• the necessity to budget for supplies.  The product costs $33.95 as a digital download or $34.95 on a CD-rom.  However, depending on how you choose to use it, you will also need an ample supply of ink and other office supplies, such as office paper, colored cardstock, colored paper, glue sticks, a three-pronged pocket folder, a three-hole punch, double-sided tape, packing tape, and coloring implements.  Additionally, special art supplies such as chalk pastels, plaster of paris, etc. are needed for some of the projects.  Considering the amount of information and learning that is included in the study - and the duration of the unit - the costs are not extraordinary, but they can add up and, I think, are worth noting for some families.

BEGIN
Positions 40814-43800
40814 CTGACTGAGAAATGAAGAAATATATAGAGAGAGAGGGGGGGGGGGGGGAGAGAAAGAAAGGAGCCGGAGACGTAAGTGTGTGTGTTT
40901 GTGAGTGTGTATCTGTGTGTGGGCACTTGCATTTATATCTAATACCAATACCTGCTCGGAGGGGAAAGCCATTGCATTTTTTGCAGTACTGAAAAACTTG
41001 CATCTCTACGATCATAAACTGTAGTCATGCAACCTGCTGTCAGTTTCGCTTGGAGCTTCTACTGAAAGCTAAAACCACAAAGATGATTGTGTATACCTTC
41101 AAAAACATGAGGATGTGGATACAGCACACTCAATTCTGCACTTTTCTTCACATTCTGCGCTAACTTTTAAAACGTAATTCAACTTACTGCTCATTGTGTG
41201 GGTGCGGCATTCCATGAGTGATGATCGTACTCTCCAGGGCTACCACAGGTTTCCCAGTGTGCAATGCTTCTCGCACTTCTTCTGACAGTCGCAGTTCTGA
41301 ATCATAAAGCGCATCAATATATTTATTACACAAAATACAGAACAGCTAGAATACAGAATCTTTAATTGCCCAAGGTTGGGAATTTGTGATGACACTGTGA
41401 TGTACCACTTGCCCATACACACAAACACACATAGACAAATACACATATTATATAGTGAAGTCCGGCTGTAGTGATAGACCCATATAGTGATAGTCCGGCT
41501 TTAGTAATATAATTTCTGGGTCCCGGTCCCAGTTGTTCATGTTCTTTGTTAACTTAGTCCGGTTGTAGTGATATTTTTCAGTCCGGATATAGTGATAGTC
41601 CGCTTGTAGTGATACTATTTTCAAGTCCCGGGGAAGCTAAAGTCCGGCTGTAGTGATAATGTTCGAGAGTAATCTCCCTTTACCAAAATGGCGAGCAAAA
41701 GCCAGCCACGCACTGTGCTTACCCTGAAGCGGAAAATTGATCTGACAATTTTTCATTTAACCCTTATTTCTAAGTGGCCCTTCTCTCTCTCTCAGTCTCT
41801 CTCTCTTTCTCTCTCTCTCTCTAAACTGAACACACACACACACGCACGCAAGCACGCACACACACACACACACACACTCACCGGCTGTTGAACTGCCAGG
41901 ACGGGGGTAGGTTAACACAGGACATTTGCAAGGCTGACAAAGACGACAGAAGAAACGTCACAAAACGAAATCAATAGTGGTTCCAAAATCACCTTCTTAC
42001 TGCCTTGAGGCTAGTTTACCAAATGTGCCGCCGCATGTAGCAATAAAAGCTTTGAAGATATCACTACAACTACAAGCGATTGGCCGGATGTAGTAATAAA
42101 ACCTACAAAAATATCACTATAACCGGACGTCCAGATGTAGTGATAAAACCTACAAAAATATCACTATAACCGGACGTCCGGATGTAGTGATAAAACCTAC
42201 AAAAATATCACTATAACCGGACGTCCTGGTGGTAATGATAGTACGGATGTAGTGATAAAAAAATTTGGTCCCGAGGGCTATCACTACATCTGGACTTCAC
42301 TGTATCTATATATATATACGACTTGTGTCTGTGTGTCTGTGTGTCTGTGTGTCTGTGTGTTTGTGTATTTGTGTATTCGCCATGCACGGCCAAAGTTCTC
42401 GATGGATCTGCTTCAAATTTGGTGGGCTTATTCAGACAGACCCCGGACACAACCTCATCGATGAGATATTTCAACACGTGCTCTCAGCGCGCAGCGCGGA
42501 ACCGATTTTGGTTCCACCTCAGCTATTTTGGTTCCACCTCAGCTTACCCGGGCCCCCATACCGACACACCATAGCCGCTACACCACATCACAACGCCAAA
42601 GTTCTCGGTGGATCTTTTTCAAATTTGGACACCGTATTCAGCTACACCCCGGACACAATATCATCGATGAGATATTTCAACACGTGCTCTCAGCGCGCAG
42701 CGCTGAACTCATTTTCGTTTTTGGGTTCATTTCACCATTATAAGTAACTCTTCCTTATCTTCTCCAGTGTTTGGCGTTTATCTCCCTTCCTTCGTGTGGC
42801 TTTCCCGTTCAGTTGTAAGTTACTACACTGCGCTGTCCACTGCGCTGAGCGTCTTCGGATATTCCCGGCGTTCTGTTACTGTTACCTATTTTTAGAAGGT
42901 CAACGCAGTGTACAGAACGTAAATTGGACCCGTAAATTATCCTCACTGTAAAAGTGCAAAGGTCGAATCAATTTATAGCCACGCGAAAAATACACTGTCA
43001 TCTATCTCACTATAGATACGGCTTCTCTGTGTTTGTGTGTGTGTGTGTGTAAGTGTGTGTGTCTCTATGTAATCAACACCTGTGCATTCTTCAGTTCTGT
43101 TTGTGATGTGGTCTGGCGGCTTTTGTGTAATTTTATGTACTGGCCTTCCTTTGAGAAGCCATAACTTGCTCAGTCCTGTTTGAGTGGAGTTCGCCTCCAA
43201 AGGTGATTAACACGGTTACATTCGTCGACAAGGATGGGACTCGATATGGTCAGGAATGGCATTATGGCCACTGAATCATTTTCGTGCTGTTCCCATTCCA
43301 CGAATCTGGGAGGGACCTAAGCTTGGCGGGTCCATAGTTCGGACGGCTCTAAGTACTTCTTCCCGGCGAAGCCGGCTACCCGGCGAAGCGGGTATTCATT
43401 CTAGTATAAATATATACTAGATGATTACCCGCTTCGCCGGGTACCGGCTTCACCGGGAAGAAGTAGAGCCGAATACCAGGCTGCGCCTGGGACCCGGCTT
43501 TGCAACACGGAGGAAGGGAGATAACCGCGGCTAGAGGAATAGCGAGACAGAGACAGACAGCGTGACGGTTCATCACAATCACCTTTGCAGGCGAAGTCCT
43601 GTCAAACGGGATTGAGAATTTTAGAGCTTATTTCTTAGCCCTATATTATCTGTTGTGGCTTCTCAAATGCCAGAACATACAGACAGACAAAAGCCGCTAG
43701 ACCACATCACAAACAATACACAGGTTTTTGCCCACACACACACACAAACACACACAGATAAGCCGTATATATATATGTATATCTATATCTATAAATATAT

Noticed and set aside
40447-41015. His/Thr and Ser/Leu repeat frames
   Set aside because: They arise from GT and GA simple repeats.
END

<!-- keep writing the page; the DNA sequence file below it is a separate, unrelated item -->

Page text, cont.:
Despite these "cons", I can honestly attest that our Project Passport Activity-Based World History Study has proven itself as a wonderful resource for flexible, multi-faceted, hands-on history learning in our home already and could well be just what your family might want to embrace to bring history to life, too.  Though sometimes tedious in printing,prep and assembly at first, initial effort pays off.  This hands-on Renaissance & Reformation study is chock-full of engaging choices that become a welcome way to dive into the everyday and the exceptional of past!  

Learn More

Home School in the Woods Review

How do you make history come alive for your children?  Might Home School in the Woods help you to do so?